New Volkswagen T-Roc 2017

A SUV that's entertaining to drive and has compact exterior.

The oddly named T-Roc is around the same size as a Golf but in Sport Utility Vehicle (SUV) format. The SUV ‘look’ is all the fashion right now, and the elevated ride height and room add to the appeal.

There’s a big range of engines on offer, but only one body style. To keep it short, there are two types of diesel and three types of petrol. You can also specify the four-wheel drive and an automatic transmission. Oh, and the T-Roc comes with five trim levels too.
I drove the 190PS 2.0-litre petrol variant, which is the flagship model. It boasts the above-mentioned four-wheel drive and auto ‘box. The T-Roc in this guise will return a claimed average of 41.5 mpg and CO2 emissions are 155g/km. As importantly, it delivers wholesome performance, respectable economy and decent refinement.

The T-Roc stands out in the Volkswagen stable for good and bad reasons. It’s a fun looking SUV and it’s equally entertaining to drive. The steering is sharp, and traction is second to none. The chassis also helps provide a nice blend of comfort and control. Navigating the VW T-Roc around urban environments is both pleasurable and stress-free. Furthermore, the SUV offers good all-around visibility, which helps when parking in tight supermarket carpark spaces or multi-stories.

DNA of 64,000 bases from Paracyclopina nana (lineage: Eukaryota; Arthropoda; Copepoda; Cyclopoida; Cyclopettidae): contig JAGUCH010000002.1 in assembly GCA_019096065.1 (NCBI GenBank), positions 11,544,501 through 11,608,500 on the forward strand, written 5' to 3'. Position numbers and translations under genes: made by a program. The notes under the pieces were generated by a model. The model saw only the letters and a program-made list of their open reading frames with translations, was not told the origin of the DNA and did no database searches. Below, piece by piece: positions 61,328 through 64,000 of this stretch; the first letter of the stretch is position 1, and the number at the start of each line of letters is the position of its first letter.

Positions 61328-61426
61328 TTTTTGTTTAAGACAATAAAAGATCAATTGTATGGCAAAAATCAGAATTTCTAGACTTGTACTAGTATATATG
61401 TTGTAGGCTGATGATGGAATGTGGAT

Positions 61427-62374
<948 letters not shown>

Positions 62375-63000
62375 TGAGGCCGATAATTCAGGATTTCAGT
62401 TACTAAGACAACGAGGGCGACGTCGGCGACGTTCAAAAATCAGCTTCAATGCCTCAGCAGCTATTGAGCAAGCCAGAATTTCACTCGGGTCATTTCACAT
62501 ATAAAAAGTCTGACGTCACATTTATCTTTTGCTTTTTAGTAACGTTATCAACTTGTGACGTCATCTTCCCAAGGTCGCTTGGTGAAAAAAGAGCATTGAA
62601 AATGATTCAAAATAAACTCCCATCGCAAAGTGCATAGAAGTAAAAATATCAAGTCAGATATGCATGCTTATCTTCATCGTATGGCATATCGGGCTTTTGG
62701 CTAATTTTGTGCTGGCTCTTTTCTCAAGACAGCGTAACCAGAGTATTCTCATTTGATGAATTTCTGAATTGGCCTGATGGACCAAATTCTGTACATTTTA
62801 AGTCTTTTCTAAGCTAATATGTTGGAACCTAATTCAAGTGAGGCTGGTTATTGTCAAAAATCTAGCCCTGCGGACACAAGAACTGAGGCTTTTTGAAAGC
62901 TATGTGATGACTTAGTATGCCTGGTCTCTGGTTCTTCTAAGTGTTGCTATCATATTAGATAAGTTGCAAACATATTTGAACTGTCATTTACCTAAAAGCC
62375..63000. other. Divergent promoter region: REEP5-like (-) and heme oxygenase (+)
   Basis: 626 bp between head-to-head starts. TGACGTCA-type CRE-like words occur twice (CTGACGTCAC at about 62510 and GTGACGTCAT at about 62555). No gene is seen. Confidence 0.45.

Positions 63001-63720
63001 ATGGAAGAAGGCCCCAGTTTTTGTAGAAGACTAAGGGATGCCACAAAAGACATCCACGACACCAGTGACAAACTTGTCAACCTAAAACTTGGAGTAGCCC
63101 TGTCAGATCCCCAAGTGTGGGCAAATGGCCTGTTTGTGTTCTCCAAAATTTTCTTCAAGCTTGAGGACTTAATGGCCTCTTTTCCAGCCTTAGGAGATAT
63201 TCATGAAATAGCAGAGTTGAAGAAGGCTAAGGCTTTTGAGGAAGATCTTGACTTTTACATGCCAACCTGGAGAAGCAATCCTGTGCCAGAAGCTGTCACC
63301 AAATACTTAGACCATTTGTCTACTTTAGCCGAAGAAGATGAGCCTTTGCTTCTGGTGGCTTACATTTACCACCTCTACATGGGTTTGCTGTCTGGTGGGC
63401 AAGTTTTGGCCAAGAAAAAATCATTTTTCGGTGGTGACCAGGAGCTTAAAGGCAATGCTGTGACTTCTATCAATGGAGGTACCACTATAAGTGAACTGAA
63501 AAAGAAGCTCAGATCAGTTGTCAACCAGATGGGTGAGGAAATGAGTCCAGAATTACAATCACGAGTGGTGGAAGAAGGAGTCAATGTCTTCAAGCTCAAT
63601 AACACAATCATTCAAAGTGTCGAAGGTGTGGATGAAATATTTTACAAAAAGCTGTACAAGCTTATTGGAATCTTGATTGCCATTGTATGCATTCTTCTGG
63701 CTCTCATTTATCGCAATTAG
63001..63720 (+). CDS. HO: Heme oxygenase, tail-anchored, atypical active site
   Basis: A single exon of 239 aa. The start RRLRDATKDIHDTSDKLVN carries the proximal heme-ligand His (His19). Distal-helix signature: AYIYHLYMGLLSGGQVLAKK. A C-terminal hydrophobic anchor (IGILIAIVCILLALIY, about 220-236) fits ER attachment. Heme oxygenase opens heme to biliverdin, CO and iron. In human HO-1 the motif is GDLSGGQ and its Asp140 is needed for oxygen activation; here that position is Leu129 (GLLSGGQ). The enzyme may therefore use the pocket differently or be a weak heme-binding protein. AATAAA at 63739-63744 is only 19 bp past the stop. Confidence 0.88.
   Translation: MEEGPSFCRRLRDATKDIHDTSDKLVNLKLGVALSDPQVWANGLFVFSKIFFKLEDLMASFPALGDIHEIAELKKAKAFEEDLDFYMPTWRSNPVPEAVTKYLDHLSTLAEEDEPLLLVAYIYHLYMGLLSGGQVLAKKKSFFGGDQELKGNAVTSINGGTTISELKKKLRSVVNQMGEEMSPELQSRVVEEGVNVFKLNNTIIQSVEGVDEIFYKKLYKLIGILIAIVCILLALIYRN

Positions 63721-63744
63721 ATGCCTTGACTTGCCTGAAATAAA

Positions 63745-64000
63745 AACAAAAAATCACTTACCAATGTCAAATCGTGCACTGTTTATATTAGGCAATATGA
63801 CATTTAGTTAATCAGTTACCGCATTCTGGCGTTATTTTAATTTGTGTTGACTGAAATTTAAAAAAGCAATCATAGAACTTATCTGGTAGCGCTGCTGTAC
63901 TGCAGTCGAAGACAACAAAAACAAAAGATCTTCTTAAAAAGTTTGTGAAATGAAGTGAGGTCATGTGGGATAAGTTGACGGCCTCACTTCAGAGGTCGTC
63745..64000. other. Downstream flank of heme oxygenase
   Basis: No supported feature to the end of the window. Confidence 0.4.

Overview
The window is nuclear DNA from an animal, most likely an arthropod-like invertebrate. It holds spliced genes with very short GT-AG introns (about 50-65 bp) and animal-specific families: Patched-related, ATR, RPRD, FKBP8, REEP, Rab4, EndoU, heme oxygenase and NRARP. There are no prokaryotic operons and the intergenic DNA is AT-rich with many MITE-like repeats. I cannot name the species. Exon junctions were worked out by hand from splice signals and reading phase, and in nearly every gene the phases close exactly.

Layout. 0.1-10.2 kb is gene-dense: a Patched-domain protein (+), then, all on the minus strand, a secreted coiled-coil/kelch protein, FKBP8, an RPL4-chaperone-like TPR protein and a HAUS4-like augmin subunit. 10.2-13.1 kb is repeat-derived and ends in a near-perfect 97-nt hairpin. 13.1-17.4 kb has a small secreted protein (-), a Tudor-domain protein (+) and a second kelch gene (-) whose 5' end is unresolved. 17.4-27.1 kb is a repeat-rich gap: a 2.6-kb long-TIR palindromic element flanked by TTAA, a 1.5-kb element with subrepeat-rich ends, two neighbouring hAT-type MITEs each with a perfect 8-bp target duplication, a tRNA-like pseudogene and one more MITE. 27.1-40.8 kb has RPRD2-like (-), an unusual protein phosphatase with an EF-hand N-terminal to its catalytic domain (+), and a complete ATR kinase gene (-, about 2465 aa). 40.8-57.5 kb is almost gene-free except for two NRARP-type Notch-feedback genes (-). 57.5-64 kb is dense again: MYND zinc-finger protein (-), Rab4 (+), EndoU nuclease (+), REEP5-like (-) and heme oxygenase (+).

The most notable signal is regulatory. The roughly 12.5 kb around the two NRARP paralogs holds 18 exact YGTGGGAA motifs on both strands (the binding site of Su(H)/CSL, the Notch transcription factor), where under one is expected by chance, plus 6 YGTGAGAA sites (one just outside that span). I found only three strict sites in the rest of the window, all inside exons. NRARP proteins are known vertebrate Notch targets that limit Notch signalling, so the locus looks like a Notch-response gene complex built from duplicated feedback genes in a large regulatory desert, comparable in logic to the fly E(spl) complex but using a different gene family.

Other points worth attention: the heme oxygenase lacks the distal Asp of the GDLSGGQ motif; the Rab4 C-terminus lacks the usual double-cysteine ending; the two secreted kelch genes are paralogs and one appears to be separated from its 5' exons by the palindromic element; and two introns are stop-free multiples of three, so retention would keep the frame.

The positive elements continue; the T-Roc is funky with its compact exterior proportions and vibrant body colours. The LED daytime running lights look rather sexy, to boot. You can transfer some of the vibrancy into the interior as well, with colours available on the seats and dash-face. A panoramic glass sunroof is offered, too.
When it comes to the negative side of things, it’s the cabin that lets the T-Roc down. It’s not lacking for room or anything – in fact, the SUV has ample space for four-up, with excellent head and legroom. No, what rains on the T-Roc’s parade are the cheap-as-chips plastics. The budget materials are mainly noticeable on the door tops and dashboard. And, unusually for a VW, the plastics are not soft-touch – they’re nasty and hard.
Happily, the boot more than makes up for the T-Roc’s shortcomings. It boasts a cargo capacity of 445 litres, which is appreciably bigger than the Golf’s 380 litres. The level loading lip makes the packing of weighty or awkward stuff simple, and the boot aperture is conveniently square. If that’s not enough, the VW’s back seats fold down effortlessly, expanding boot space to 1,290 litres. 
Just a word of caution; don’t go for the 4MOTION-equipped T-Roc, as tested here, if cargo capacity is your priority. The all-wheel-drive system shrinks the boot to 392 litres. That’s quite a drop in space at the expense of superior grip. Oh well, the choice is yours. At least you have a choice, though.
Pros ‘n’ Cons
  • Looks √
  • Steering √
  • Visibility√
  • Room √
  • Interior plastics X
Fast Facts (VW T-Roc 2.0 TSI 190 PS 4MOTION – as tested)
  • Max speed: 134 mph
  • 0-62 mph: 7.2 secs
  • Combined mpg: 41.5
  • Engine layout: 1984cc four-cylinder petrol turbo
  • Max. power (PS): 190
  • CO2: 155 g/km          
  • Price: £31,485
Written by motoring journalist, Tim Barnes-Clay.
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